Elmer A. Palmatier (1912-1995)

Joe Laferriere josephl at CCIT.ARIZONA.EDU
Tue Jan 2 10:24:10 CST 1996

There should be no monotony
In studying your botany
It helps to train
And spur the brain
Unless you haven't got any.

Thus began the first class of the semester of Botany 111 at the
University of Rhode Island when it was taught by Dr. Elmer A. Palmatier.
The students knew immediately they were not in a poetry class. They
were, instead, in one of the most mind-opening and enlightening classes I
have ever had the privledge to take. Dr. Palmatier did not merely teach
botany; he taught how to think. He also had fun doing it.
    Every Saturday morning, just for the fun of it, Dr. Palmatier would
go for an informal hike with any student who wanted. As a freshman, I was
constantly amazed at the depth and breadth of his knowledge. I was also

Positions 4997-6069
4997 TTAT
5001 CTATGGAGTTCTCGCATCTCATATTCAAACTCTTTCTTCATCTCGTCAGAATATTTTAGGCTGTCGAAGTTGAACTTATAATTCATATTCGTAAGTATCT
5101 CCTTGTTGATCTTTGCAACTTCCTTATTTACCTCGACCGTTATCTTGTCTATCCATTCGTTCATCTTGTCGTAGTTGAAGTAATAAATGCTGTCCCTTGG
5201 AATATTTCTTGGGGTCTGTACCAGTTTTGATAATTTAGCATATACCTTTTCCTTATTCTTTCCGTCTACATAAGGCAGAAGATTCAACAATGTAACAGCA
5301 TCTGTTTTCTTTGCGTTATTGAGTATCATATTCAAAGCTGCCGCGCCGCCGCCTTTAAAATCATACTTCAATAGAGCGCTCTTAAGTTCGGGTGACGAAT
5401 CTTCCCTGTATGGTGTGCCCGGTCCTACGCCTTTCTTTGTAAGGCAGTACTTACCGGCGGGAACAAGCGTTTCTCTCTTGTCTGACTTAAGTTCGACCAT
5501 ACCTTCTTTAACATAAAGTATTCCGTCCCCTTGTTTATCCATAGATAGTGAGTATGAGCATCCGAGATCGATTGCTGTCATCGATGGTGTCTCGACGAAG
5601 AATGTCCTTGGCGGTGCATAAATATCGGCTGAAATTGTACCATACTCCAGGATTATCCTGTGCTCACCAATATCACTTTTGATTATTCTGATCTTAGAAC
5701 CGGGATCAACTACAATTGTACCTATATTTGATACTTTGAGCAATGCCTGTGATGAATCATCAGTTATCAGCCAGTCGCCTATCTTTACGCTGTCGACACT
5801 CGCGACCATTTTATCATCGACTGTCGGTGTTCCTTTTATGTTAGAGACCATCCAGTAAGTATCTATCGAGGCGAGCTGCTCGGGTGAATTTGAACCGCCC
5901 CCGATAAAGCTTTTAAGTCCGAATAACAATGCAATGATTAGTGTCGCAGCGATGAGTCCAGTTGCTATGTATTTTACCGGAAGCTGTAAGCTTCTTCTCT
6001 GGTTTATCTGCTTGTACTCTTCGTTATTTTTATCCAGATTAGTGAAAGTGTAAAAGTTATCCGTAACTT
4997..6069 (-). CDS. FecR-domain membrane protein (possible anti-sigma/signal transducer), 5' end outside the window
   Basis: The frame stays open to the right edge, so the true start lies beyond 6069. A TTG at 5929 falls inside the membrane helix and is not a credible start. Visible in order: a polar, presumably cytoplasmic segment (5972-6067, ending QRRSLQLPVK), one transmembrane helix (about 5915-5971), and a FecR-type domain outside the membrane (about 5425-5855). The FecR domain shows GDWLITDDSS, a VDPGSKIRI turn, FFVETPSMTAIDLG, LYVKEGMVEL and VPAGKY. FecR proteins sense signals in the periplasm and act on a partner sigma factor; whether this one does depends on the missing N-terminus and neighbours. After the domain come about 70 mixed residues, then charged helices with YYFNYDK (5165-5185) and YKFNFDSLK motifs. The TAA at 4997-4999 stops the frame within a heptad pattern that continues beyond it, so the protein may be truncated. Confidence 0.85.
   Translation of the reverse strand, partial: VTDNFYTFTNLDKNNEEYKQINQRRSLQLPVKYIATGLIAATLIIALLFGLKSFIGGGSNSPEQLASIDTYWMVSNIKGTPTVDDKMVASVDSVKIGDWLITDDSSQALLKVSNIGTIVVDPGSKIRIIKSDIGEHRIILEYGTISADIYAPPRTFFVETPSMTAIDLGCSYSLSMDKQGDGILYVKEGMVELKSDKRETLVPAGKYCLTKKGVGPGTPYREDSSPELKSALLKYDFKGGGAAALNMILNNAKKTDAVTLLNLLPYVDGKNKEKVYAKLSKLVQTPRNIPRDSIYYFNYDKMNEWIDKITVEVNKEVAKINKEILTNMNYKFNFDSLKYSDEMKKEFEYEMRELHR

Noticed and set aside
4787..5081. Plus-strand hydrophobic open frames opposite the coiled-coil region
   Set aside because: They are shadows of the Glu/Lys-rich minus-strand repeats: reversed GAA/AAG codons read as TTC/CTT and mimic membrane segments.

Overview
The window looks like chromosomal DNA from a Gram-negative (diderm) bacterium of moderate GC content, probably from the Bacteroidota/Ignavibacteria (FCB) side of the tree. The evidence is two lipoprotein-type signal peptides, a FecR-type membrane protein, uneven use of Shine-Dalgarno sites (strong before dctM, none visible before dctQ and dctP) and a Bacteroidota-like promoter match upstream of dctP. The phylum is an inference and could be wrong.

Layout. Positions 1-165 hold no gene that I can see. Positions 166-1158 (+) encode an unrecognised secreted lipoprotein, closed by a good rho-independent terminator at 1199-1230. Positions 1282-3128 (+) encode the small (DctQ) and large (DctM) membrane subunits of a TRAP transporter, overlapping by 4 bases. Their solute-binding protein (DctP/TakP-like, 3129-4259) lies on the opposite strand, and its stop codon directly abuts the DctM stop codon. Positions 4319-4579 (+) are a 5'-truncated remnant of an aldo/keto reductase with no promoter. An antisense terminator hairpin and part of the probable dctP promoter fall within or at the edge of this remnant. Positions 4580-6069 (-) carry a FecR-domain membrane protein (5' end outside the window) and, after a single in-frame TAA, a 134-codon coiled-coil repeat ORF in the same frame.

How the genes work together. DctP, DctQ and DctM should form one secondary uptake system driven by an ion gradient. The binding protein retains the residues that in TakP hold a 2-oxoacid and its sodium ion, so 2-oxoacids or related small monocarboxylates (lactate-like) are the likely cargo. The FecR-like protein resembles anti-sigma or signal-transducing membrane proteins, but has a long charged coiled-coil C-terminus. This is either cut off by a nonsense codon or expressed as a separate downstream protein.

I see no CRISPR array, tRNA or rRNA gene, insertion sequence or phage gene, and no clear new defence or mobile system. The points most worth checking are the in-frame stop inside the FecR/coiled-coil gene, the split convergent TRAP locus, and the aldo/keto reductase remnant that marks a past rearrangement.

amazed at how this old man could hike faster than any of us young kids.
    Fifteen years after I took Botany 111, I completed my own PhD at the
University of Arizona. Dr. Palmatier stunned me by flying 4000 km to
attend my dissertation defense. I have never been so flattered in all my
existance, nor will I ever feel so flattered again.
    Dr. Palmatier died this past month at his home in Exeter, Rhode
Island. There is now a bit more monotony in botany than there once was.

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